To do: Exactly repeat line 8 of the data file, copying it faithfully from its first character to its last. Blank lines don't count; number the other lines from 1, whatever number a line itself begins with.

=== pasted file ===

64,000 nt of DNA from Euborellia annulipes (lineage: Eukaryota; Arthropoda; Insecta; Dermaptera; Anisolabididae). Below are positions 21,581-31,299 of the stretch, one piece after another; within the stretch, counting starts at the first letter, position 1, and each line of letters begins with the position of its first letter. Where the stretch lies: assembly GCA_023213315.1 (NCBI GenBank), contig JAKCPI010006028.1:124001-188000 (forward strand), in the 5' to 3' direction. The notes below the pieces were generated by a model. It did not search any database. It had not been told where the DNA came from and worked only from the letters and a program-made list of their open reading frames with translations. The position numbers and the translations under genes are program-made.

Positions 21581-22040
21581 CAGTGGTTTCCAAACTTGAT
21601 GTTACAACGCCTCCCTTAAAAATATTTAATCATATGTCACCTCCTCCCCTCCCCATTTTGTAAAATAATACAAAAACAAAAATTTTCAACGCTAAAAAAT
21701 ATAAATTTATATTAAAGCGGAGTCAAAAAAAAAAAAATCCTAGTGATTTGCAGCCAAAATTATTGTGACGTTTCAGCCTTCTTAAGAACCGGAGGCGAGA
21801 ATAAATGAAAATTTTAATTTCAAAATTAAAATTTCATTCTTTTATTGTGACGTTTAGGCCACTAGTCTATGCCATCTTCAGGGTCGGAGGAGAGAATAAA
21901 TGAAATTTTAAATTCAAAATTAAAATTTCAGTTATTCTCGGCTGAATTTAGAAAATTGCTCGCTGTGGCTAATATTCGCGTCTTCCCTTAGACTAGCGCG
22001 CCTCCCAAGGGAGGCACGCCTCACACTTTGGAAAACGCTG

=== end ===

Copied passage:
22001 CCTCCCAAGGGAGGCACGCCTCACACTTTGGAAAACGCTG